But if Libby was in Canada, it would still exceed our air quality standards every single year. Is that ‘success’?
As Libby was known to exceed US air quality standards, and as wood heating was responsible for 80% of the area’s PM2.5 emissions, a wood stove exchange program was implemented in 2005-07. 1200 uncertified stoves were replaced, mostly with new stoves. The program cost US $2.1 million, over half coming from government.
While air quality did improve somewhat, every year Libby’s annual average PM2.5 still exceeds Canadian standards and BC’s air quality objectives for maximum levels of PM2.5.
Had the $2.1 million been spent on transitioning people to non-wood heating appliances, the reduction would have been guaranteed to be far greater and the community much healthier; now that would be something worth showcasing!
Additional research from another community in the US also found that while an exchange program helped reduce PM2.5 levels, the community of Keene still exceeded what is acceptable in Canada. The annual average of the community between 2011-2017 (after the exchange program was completed) was 11.1 ug/m3. Canada’s limit is 8.8.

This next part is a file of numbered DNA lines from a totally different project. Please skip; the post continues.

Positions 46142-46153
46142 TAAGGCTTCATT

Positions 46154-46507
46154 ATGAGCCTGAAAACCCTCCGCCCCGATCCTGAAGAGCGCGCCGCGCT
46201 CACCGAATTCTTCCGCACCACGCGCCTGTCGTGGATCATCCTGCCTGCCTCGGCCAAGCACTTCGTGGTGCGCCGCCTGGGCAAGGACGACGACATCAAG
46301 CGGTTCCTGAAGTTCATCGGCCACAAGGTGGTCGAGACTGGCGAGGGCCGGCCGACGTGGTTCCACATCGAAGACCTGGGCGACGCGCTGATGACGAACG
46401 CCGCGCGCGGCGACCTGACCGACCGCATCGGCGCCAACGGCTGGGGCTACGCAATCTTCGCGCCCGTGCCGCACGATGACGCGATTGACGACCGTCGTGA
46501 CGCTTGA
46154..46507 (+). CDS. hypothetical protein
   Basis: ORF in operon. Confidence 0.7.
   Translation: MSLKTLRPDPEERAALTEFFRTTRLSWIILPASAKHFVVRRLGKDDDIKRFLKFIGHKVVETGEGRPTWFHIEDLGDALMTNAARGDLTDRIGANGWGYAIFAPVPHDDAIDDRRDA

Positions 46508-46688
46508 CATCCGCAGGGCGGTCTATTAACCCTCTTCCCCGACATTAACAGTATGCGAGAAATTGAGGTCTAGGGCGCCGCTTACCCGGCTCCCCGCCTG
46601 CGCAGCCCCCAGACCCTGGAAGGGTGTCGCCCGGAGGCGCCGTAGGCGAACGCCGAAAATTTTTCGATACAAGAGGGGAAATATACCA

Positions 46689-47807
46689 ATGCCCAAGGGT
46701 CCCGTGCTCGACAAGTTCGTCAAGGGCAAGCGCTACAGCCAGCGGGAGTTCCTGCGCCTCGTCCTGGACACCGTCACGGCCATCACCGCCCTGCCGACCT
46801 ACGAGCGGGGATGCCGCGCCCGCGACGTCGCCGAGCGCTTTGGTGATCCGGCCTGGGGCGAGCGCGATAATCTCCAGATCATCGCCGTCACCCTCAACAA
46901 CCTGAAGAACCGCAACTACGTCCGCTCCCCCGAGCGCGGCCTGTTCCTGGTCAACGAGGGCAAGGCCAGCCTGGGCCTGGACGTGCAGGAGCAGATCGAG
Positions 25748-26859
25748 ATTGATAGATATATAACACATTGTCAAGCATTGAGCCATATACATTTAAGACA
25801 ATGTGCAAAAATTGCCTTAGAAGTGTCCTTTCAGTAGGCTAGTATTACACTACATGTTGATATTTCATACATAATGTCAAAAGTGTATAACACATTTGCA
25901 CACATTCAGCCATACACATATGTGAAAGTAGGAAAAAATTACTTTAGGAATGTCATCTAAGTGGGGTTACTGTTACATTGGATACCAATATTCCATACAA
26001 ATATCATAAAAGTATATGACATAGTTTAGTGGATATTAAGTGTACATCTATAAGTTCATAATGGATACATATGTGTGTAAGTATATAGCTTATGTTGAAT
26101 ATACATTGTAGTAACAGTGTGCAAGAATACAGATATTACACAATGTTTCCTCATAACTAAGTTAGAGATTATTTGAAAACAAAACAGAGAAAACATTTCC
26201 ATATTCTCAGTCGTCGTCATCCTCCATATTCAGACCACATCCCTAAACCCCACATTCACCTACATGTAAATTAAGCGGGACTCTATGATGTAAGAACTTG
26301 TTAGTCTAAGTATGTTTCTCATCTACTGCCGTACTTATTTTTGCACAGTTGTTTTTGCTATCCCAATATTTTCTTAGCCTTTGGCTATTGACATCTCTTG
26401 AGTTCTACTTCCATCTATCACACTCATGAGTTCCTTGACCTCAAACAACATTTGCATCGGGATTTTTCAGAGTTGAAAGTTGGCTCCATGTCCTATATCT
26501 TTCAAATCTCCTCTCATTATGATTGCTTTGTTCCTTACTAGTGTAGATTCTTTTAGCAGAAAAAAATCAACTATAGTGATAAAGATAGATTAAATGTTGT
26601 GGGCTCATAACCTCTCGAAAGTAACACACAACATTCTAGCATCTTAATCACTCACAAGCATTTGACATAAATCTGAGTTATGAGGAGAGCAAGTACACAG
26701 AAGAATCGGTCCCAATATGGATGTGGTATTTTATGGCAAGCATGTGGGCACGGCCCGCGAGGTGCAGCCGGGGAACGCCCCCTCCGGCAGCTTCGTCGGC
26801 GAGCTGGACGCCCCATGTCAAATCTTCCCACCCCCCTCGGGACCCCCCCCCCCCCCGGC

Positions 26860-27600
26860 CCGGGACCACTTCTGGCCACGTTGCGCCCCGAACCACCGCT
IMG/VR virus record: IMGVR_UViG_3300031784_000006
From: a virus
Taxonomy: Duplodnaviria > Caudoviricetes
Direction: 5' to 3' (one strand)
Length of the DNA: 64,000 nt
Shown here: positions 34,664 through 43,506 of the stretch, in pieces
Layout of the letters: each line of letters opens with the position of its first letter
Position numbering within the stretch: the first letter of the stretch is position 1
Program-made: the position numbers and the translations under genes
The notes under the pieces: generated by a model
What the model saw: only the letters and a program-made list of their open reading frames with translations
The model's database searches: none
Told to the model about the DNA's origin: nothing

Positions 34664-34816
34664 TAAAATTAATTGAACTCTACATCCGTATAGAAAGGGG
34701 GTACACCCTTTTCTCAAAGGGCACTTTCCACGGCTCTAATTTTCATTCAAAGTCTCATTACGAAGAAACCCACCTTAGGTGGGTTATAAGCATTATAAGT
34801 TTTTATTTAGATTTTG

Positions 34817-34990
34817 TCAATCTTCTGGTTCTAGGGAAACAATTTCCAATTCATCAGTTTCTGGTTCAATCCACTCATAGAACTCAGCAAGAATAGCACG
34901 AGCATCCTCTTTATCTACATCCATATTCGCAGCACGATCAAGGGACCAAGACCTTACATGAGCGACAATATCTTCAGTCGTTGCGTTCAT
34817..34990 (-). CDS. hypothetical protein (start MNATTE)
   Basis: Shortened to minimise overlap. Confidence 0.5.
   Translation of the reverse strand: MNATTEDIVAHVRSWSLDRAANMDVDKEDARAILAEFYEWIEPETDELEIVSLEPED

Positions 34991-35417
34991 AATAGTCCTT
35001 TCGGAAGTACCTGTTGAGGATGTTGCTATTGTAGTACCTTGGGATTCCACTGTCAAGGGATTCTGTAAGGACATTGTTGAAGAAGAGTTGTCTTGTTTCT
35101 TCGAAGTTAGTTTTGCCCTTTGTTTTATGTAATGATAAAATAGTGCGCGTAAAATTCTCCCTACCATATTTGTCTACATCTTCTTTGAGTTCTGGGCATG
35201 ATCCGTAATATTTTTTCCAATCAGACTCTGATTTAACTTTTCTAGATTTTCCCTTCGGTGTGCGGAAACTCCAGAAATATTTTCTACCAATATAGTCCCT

The report “Assessment of a Woodstove Changeout Program on PM2.5 Levels in Keene, New Hampshire, U.S.A.” highlights that transitioning homes to non-wood heating would achieve greater reductions:
“The experiences in both Keene and Libby suggest that woodstove changeout programs can be an effective way to reduce PM2.5 in places with widespread woodstove use and prone to wintertime inversion events. It also suggests that, like in Libby, a woodstove changeout program will only go so far to reduce PM2.5 levels and that additional improvement may require transitioning away from wood heating altogether (Ward et al., 2010). With that in mind, new changeout programs should consider higher incentives for homeowners to transition entirely away from wood heating in these communities.”